It has been a busy couple of weeks on the golf course. Last week we completed greens aerification and are about half way through fairway aerification and sanding. This week we applied our Spring fertilizer and are now in the process of building a new ladies tee on #2. This photo is of #8 green one week after aerification. The greens are healing very quickly due to the weather.
Here is the beginning of the new ladies tee on #2. The base is shaped and graded using soil and will then be capped with 4" of sand. Next week I will post the finished product.
It's that time of year when golf courses begin to aerify. Many golfers often wonder why it is necessary to aerify every year. This picture demonstrates one of the many reasons aerification is necessary. Over time the putting greens become compacted due to foot traffic and equipment. The surface of the putting green becomes "sealed off" making it difficult for water to penetrate and infiltrate through the soil profile. The result is puddles of water after rain events like you see in the photo.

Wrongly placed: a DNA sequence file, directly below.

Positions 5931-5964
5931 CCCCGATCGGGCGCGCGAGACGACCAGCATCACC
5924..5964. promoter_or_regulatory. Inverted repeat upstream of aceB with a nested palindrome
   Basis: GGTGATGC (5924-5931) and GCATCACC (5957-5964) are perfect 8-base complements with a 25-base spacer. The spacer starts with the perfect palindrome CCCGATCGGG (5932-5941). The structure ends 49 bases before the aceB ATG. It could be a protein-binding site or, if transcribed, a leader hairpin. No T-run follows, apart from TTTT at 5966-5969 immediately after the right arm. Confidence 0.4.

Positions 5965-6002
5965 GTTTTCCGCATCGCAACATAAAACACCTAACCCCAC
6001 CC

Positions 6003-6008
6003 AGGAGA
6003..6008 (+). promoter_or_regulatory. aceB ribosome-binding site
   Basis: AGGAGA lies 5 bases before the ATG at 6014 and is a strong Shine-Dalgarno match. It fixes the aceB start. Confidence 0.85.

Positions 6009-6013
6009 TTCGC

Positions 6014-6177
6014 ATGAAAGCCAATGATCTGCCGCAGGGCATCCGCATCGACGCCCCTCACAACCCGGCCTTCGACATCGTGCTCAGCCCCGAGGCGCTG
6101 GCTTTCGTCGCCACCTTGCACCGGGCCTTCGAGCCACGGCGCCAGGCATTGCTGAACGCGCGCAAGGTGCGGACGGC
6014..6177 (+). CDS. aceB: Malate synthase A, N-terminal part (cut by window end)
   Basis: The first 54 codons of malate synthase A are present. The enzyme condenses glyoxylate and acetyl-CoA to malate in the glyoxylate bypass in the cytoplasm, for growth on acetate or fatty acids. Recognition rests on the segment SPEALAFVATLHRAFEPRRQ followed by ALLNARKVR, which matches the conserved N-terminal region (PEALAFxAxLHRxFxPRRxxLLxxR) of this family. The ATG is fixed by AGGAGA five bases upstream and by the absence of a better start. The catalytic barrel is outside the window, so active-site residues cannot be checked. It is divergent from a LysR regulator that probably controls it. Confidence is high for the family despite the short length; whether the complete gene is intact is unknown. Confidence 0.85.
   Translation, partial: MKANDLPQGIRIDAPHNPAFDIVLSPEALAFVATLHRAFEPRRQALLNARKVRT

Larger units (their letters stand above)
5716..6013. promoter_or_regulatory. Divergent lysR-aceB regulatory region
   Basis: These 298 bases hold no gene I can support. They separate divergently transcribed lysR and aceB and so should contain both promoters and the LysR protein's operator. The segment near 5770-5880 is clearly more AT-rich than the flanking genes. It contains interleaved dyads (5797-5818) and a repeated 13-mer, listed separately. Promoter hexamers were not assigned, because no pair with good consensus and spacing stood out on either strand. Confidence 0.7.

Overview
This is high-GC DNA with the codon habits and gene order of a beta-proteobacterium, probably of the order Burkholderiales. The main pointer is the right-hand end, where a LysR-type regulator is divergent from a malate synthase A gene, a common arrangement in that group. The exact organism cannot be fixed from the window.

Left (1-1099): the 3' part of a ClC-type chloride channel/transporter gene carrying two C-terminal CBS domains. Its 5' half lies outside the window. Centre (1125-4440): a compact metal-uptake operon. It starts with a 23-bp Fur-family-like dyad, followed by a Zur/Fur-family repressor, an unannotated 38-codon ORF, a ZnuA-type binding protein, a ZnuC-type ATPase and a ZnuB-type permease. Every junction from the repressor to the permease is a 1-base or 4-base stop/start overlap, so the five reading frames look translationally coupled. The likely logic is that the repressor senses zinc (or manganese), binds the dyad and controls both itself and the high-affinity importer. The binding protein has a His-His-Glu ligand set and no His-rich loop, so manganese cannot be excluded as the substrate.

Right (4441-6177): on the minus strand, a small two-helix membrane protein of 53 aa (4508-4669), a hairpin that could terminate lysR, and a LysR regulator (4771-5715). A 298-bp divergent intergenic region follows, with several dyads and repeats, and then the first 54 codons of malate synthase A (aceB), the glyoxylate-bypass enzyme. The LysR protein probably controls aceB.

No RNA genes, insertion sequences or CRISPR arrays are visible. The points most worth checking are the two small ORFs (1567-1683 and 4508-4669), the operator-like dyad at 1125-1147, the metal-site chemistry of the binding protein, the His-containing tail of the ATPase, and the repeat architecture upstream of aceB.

We have recently completed a few small projects throughout the golf course. As part of our committment to the Audubon Cooperative Sanctuary Program we have converted a former landscape bed into a wildflower area. We hope this area will be home to many pollinators. This photo shows the area at the time of seeding. We will update photos as the wildflowers appear.
In an effort to reduce maintained turf we have converted an area on the west side of the clubhouse to a landscape bed. The turf quality in this particular location was very poor due to shade and drainage. Our intent was to not only improve aesthetics, but to reduce mowing, irrigation and fertilizer use as well.
This week we are in the process of reshaping various tees, approaches and fairways. With time our mow lines tend to creep in and we lose the original shape of these areas. After the desired shape is painted out we begin to scalp the rough down to the correct turf height of each area. We will also overseed the scalped area with perennial ryegrass to increase turf density. The above photos of #17 ladies tee demonstrate this process.
For this time of year, I feel the golf course is in very good condition. We were fortunate to get through the cold weather in December without any damage to the greens. We are currently mowing greens four times per week and rolling once a week.